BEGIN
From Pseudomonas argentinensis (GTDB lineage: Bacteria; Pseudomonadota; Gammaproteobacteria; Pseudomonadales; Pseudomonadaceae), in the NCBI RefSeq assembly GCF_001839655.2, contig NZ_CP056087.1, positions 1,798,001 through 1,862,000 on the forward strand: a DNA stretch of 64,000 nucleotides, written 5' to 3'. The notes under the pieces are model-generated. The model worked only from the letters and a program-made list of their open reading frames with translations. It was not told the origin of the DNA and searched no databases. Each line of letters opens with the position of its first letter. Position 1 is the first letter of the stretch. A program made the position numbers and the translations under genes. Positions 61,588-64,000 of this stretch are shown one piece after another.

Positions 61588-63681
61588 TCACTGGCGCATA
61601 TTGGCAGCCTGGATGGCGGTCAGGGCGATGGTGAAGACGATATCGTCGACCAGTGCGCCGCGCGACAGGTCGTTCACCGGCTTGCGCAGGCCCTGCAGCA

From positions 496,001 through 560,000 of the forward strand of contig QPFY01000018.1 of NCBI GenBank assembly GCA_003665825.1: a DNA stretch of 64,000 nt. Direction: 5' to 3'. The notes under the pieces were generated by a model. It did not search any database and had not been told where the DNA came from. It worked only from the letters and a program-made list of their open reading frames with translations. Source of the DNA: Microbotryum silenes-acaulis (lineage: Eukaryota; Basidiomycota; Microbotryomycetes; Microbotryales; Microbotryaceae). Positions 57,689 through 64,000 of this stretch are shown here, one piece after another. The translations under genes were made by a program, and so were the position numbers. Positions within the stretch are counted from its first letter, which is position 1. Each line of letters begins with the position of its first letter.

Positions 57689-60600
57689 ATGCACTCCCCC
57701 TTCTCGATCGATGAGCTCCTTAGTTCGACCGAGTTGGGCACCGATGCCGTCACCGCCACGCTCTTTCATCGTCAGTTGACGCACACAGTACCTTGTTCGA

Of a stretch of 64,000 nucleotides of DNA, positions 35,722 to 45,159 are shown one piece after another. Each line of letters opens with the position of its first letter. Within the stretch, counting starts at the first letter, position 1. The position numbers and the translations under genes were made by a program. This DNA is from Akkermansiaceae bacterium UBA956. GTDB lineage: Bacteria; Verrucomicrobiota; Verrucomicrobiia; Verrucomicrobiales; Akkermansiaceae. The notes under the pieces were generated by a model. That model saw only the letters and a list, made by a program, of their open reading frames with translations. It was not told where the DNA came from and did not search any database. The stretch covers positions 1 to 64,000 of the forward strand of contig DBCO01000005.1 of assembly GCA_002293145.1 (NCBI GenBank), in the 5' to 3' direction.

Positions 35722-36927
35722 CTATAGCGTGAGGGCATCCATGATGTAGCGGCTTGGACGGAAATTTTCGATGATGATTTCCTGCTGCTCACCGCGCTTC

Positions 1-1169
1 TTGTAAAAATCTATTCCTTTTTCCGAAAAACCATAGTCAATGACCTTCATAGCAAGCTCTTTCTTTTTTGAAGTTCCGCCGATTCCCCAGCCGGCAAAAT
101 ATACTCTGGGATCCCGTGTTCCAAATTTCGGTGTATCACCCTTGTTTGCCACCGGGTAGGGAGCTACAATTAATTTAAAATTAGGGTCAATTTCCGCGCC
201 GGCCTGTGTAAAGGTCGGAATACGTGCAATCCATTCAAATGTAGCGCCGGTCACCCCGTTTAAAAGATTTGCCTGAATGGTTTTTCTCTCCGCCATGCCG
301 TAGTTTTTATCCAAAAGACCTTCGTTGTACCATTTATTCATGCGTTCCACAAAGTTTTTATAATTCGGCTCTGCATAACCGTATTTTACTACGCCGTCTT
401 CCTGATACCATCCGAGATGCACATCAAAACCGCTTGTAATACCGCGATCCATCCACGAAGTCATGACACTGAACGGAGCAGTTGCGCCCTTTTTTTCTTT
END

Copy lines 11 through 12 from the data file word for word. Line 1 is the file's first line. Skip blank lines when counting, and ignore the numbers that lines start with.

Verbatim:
35722 CTATAGCGTGAGGGCATCCATGATGTAGCGGCTTGGACGGAAATTTTCGATGATGATTTCCTGCTGCTCACCGCGCTTC

Positions 1-1169